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The importance of vesting our canine heroes.
Protecting those who protect us
With these words, Specialist John Nolan's fate was sealed when he was partnered with Honza Bear, a yellow Labrador, and Specialized Search Dog (SSD). The story of Specialist John Nolan and Honza Bear is the most memorable for Cindy Elkind, the woman behind the nonprofit, Kevlar for K9s, when she read the blog written by Kevin Hanrahan, an Army veteran of 20 years service, with experiences as a company commander in Iraq, and the Deputy Provost Marshal for US forces in Afghanistan. Honza's story touched Elkind, where she contacted Specialist Nolan to donate a vest to Honza, in which he "graciously accepted."
Author of the novel, Paws on the Ground, and dog advocate, Hanrahan details how Honza had already been partnered with four other SSD students before Nolan. Honza was slow and had taken three times as long to complete the training exercise than the other dogs; the prospect of Nolan being partnered with another dog was imminent. However, Nolan fell in love with Honza and was determined to keep Honza as his permanent partner, spending his free time running additional exercises with Honza. Nolan's senior instructor took notice, "'I've never seen [Honza] work this well with anyone else'"
"He just gets me Sergeant. And I get him. He may be slow, but he is thorough. I'm okay with him being thorough when we are searching for things that could blow us up." Although it finally clicked for Honza, he still faced one more battle: certification. Nolan was scheduled for deployment with a Special Forces Unit, where certification is required for a dog team to deploy; "an explosive team must certify at 95% proficiency or they aren't allowed to work as a team." The team had already failed once.
On the day of the trials, the team easily passes through, with certification in sight' until the last trial. Honza had moved so quickly during the building search, running past the explosive training aids, he missed everything. Nolan was facing the possibility of losing Honza' until he received one last reprieve. Master Sergeant Hathaway acknowledged how "solid" the team was all week, giving them one last chance to successfully navigate the trial.
Nolan kneels down to Honza, "This is it buddy. I need you, pal. I can't lose you." Honza looks back, smiling at him. Honza is given the command to seek, and sprints; at the end of the hall, he sniffs the bottom of the door seam, and sits, indicating he has found something. Nolan hesitates, knowing that this was pass or fail, right there'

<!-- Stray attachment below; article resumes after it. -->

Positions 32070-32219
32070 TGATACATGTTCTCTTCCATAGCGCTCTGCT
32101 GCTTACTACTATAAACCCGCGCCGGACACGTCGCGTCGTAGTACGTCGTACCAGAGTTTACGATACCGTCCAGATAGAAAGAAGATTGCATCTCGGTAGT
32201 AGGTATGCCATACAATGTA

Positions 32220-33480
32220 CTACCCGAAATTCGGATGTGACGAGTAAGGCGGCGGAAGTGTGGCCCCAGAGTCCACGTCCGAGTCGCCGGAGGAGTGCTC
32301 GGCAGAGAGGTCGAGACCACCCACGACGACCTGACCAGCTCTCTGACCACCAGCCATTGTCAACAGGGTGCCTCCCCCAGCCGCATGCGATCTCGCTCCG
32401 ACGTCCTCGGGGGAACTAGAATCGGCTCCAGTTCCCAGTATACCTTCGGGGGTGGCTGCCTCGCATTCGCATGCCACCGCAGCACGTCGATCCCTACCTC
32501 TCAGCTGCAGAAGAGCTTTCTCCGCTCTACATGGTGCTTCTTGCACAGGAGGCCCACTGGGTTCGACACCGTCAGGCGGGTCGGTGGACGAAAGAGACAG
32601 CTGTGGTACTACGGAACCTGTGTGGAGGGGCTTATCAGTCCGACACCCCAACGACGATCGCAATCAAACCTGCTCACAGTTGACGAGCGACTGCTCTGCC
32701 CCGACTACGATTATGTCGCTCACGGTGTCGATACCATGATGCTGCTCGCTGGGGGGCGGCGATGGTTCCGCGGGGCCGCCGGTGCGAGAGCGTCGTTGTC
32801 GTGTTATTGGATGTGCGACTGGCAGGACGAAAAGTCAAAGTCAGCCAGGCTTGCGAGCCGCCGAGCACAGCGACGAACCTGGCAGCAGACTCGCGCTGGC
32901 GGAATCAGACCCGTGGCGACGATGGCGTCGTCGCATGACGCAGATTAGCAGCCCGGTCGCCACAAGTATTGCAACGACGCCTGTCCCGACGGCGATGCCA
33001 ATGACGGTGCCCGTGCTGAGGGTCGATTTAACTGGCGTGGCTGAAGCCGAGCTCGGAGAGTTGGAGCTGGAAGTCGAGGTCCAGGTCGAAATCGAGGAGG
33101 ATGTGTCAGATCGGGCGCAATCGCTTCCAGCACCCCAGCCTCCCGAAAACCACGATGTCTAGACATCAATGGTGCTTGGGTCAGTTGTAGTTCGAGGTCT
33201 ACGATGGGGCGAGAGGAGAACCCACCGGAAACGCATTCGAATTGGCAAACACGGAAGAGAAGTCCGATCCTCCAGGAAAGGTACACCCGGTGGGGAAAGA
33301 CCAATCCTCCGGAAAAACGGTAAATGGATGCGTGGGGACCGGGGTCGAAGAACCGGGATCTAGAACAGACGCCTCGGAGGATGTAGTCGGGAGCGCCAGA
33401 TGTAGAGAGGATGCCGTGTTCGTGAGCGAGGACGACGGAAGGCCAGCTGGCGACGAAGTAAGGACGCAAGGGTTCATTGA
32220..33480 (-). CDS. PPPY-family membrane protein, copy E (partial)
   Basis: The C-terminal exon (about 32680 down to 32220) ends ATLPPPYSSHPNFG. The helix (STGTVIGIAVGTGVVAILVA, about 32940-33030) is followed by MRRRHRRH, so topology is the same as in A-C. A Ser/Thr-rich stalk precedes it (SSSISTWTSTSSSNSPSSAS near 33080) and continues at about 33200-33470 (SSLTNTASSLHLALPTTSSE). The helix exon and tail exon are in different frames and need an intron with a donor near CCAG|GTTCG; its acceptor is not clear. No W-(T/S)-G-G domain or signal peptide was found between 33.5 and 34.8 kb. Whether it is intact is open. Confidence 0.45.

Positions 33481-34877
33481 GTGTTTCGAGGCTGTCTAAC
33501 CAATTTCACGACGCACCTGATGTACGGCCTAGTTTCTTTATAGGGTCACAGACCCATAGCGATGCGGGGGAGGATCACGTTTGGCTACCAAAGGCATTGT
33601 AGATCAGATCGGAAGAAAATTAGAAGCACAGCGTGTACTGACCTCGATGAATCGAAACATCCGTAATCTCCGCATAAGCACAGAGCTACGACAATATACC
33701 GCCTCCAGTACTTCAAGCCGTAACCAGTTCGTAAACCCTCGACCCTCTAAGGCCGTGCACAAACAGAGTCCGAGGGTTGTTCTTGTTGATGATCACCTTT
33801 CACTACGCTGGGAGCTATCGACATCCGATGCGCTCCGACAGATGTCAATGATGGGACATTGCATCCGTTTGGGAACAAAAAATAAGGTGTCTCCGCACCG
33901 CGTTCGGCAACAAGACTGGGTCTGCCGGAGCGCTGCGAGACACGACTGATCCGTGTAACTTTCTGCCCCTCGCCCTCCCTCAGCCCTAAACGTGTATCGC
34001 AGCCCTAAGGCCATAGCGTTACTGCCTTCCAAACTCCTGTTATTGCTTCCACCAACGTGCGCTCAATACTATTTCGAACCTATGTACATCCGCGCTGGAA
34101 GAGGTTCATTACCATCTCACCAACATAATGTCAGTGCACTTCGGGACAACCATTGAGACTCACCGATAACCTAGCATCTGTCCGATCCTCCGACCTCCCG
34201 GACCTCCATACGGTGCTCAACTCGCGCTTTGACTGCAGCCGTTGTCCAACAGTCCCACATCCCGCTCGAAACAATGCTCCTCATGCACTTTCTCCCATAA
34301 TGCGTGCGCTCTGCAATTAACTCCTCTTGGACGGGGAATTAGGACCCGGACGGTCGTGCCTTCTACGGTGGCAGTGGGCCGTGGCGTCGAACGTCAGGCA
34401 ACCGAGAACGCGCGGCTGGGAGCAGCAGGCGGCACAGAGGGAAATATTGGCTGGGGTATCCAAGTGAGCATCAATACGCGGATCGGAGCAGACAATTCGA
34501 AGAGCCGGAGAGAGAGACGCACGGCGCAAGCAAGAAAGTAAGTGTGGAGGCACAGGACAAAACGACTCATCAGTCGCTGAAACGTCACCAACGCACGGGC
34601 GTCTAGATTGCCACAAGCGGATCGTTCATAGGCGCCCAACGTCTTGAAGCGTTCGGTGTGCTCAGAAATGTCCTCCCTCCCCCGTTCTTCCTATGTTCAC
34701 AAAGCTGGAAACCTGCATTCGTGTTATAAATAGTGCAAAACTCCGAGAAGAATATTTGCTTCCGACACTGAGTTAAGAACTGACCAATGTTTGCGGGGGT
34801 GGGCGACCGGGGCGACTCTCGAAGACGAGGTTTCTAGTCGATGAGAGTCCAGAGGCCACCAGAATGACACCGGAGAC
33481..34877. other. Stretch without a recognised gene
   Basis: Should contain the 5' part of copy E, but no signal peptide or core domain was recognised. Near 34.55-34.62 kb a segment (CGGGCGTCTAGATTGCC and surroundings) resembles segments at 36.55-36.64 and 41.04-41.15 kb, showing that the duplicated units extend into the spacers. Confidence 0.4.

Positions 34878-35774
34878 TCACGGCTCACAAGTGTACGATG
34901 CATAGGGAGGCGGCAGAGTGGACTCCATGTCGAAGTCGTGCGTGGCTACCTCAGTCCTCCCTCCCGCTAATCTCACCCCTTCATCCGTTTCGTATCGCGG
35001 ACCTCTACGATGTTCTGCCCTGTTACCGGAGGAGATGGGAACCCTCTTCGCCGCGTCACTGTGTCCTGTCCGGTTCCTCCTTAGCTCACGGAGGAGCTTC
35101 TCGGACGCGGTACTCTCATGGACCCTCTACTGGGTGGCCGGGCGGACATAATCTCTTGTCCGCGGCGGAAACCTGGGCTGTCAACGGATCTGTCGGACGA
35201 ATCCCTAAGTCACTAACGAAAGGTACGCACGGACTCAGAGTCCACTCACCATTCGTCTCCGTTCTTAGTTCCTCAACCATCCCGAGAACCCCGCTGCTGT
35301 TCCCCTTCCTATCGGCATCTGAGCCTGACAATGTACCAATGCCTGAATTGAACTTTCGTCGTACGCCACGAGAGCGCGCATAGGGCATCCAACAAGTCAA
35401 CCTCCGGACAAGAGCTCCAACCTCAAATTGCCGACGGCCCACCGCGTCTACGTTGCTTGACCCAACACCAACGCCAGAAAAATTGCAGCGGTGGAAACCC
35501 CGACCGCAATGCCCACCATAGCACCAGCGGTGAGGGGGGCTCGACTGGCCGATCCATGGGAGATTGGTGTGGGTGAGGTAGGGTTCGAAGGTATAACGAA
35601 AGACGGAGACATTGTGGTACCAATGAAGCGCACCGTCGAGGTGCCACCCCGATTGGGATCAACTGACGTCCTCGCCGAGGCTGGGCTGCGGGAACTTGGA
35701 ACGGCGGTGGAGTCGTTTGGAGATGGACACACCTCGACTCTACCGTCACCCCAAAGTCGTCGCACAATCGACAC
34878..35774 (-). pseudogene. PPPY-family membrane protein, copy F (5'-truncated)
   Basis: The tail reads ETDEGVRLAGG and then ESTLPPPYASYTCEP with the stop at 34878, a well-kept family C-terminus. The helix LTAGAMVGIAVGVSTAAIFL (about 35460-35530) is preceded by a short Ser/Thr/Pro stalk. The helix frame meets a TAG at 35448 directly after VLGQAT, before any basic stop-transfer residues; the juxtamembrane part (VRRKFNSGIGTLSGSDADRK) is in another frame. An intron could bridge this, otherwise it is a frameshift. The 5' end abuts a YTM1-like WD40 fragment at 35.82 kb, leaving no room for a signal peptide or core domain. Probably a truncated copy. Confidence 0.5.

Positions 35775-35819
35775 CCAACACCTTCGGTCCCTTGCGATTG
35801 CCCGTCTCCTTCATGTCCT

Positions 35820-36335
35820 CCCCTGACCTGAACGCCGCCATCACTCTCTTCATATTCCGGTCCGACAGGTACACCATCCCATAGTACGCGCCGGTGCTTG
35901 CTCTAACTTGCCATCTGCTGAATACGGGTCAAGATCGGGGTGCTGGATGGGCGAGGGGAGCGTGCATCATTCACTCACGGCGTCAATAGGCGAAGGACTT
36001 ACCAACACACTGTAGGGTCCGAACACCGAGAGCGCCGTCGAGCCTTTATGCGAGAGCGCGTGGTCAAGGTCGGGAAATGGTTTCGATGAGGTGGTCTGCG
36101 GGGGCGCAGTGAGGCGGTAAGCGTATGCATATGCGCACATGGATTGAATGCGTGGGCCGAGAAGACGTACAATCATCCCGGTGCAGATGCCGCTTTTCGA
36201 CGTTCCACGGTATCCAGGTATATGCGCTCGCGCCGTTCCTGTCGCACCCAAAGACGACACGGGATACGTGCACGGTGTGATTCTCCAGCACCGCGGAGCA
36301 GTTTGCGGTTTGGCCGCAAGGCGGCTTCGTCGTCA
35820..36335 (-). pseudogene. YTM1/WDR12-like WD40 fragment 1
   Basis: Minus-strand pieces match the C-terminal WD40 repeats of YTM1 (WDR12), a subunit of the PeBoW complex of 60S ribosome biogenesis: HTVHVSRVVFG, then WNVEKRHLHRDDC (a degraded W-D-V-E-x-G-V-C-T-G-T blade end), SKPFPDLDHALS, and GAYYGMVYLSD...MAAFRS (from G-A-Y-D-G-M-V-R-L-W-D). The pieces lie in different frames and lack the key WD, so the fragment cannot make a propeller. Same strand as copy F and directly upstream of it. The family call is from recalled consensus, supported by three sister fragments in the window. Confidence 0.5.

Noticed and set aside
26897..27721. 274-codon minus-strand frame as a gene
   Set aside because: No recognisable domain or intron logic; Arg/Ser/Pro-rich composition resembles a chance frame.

"Good job, Nolan. Good luck in Afghanistan," congratulates his Master Sergeant. Since then, Honza has saved Nolan twice, seeking out explosives, as well as saving the entire company, according to Cindy Elkind.
Military Working Dogs (MWDs) represent the first line of defense for military and civilian operations as the explosives detection "first responders," seeking and finding the specific compounds composing explosives. It is for this reason Cindy Elkind developed Kevlar for K9s; whenever the handlers' lives are in danger, so are the lives of their canine partners. Coupled with a business background and 25 years of dedication to volunteering for animal shelters and rescue groups, Elkind created the 100% volunteer-based organization devoted to "protecting those who protect us," the courageous and self-less canines who dedicate their lives in protecting us.
To Elkind, MWDs are highly valued assets to the military, skilled in identifying specific scents. There are nine identifiable substances that canines are trained to detect, but that constantly changes, as the materials used to make bombs are constantly changing; terrorists are also using strong scents, such as peppermint, to mask the scent of the explosive. Therefore, dogs are trained to detect human scents; when the dog finds the human scent, even from underground, the dog usually finds the bomb. The investment into training valued partners of our military is colossal ($25-30,000 each dog), as they not only offer unconditional love and loyalty, but exhibit consummate "bravery in the line of duty' never hold[ing] grudges and never ask[ing] for rewards."